HTML Text Formatting Tutorial

Content Markup

HTML is nothing but a markup language using tags. The text content on a webpage can be marked up with two techniques:

  • Structural Markup – using heading and paragraph tags
  • Semantic Markup – using bold, strong, underline, etc.

Combining structural and semantic markups, you can showcase the text content in a more readable format for your users. Let us explain the markups in an more understandable manner.

Formatting it Differently

Markups are used to format the text content. Formatting the content is required in order to make a webpage look more understandable, legible and attractive. Formatting could be a logical or physical. The difference is that the logical formatting marks the text according to its meaning while physical styles indicate the specific appearance of a section.

Let’s take the example of <EM> and <I> tags.

  • <EM> (Emphasis) is a logical tag
  • <I> (Italics) is a physical tag

Paste this – “This is <EM>emphasized text</EM> and this is <I>italicized text</I>” – in your text editor and see what it looks like in your browser.

It will look like below:

This is emphasized text and this is italicized text.

It looks absolutely the same, doesn’t it!? Then what is the fundamental of having both logical styles and physical styles? Read on further…

It’s Quite Logical

A logical tag gives some kind of indication about the content but does not dictate the presentation. For e.g. there is a level 1 heading i.e. <H1> – this indicates the highest level heading in the page. However it does not specify whether this should be Arial or Times New Roman, 20 pt or 24 pt. So if you wanted to change the presentation of all H1 tags, you could just change its definition (This can be done by using stylesheets).

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Another advantage of logical tags is that they help enforce consistency in your documents. For example, consider the <STRONG> tag. Most browsers render it in bold text. What if you wanted to also have it underlined? Logical styles offer the flexibility of changing the display attributes while making minimum changes to code.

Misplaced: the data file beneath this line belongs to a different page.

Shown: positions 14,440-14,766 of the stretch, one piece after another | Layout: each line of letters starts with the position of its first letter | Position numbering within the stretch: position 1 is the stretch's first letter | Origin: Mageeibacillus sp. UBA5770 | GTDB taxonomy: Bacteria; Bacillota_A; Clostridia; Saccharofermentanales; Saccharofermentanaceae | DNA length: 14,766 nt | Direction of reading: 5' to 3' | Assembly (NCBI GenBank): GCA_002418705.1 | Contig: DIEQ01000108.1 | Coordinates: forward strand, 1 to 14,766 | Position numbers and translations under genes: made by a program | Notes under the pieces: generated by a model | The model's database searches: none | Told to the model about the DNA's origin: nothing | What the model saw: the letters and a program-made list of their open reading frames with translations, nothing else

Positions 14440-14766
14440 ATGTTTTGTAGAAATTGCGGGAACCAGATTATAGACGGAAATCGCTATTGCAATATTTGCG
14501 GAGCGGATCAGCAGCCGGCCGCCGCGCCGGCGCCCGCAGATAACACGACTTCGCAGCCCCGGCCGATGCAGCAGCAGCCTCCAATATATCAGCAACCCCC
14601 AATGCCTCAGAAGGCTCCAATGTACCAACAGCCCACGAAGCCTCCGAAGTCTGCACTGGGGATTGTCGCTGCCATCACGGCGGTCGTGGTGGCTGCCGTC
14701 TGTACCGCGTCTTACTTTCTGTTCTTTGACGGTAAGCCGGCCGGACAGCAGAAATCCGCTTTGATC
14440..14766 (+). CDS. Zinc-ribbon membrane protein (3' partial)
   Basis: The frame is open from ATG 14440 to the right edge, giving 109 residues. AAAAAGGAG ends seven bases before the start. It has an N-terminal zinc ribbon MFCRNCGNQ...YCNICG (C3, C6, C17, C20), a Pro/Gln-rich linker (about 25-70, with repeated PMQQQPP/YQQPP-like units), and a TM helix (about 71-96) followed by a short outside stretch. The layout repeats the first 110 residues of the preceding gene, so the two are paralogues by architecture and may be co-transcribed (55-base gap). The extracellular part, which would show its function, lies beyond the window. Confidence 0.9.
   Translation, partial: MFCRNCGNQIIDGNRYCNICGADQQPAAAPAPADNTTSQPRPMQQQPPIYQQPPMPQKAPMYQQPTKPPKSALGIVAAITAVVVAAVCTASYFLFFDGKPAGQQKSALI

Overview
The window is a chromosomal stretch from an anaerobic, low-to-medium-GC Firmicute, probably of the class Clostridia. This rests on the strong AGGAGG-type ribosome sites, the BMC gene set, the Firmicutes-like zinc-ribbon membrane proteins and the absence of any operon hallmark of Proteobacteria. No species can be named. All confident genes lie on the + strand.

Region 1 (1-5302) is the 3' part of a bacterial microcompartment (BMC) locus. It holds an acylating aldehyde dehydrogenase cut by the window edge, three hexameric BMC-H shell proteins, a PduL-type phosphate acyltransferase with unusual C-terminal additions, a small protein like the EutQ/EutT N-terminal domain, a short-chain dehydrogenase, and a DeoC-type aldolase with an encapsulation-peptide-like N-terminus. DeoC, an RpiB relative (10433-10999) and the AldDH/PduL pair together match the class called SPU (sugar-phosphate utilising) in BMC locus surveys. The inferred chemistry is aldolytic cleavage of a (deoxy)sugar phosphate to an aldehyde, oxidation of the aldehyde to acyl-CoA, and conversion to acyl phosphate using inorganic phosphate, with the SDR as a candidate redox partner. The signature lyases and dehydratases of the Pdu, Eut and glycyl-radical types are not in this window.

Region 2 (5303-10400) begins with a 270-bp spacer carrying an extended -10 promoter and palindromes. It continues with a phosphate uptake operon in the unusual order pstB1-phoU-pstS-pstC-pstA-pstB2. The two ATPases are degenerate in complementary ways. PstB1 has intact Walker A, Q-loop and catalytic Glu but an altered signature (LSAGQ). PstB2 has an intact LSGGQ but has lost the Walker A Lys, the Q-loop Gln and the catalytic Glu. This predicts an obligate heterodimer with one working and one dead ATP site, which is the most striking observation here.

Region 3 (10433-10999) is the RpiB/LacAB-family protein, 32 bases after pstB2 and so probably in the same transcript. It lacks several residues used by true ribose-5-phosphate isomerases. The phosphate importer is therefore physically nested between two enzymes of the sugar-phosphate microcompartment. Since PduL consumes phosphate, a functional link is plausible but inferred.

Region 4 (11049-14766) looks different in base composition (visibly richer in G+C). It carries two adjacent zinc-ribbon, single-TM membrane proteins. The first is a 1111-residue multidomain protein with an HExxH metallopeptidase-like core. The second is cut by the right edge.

The Physical Exercises

Logical tags seem to be doing a good job! Then what is the role of physical tags? If you do not want the browser to display the content in any other way than what is in your mind, use physical tags. For e.g. <I> will always display the content in italics, <B> will always display it in bold and so on.

HTML Formatting Tags

It is however advisable to stick to one kind of tags i.e. physical or logical throughout the document and not mix them up!

Let’s Spice it up a Little with <FONT> Tag

The <FONT> tag is a physical one that describes the display attributes of the text inside.

  • Paste this line in your editor and see what it looks like in the browser.
<FONT FACE="Comic Sans" COLOR="Red">
Is this comical and red and big?
</FONT>

It will look like below:
Is this comical and red and big?

In HTML4, we can use font size attribute to specify the size within HTML. But the “size” attribute for the fonts is not supported in HTML 5. Hence we have used inline style to make the font size larger to 30px.

Hey, the font is not Comic Sans MS. Let’s make this change and see now.

<FONT FACE="Comic Sans MS" COLOR="Red">
Is this comical and red and big?
</FONT>

It will look like below:
Is this comical and red and big?

This is fine!! Oh that means that if the font face is not specified correctly, the text will be displayed in the default font.

  • So as a security measure, what can we do? Try this out!
<FONT FACE="Comic Sans, Verdana, Arial, Times New Roman" COLOR="Red">
Is this comical and red and big?
</FONT>

If the first specified font is not available on the client machine, the next one from the list is picked up.

  • Now change it to:
<FONT FACE="Comic Sans, Verdana, Arial, Times New Roman" COLOR="#FFDD89">
Is this comical and red and big?
</FONT>

Oh!, that means that there can be standard colors as well as customized ones by using the #RRGGBB values! This RRGGBB attribute can take hexadecimal values between 000000 and FFFFFF – one byte each for each primary color.

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It is highly recommended to control the style of elements using CSS centrally though you can control it through HTML.

Basic Formatting Tags in HTML

Below are some of the HTML tags used in basic typography:

Opening TagClosing TagDescription
<H1></H1>Level 1 Heading
<H2></H2>Level 2 Heading
<H3></H3>Level 3 Heading
<H4></H4>Level 4 Heading
<H5></H5>Level 5 Heading
<H6></H6>Level 6 Heading
<P></P>Paragraph
<BLOCKQUOTE></BLOCKQUOTE>Block Quote
<EM></EM>Emphasize
<STRONG></STRONG>Strong
<BR />Line Break
<HR />Horizontal Line
<I></I>Italic
<SUP></SUP>Superscript
<SUB></SUB>Subscript
<B></B>Bold
<ABBR></ABBR>Abbreviation or Acronym
<CITE></CITE>Reference
<DFN></DFN>Defining first instance of a term
<ADDRESS></ADDRESS>Address Details
<INS></INS>Inserted Content
<DEL></DEL>Deleted Content
<S></S>Strikethrough

Example

Finally let us conclude this chapter with a full length example:

The paragraph starts here. This is a strikethrough content to be deleted but kept for reference. Here is a newly inserted content and here is a deleted content.

This example is made with reference to WebNots and move the cursor here on HTML to see the abbreviation of HTML.

Chapter 1: What is HTML?
Chapter 2: Creating a Simple Webpage
Chapter 3: Using Formatting Tags
Chapter 4: Creating Listed Content
Chapter 5: Creating and Customizing Tables
Chapter 6: Linking Text
Chapter 7: Email Links

Chapter 8: Image Maps
Chapter 9: Link Attributes
Chapter 10: Using Images in HTML
Chapter 11 : Creating HTML Forms
Chapter 12: Elements of HTML Form
Chapter 13: HTML Frames
Chapter 14: Embedding Media in HTML5

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Download all chapters in a PDF ebook format.

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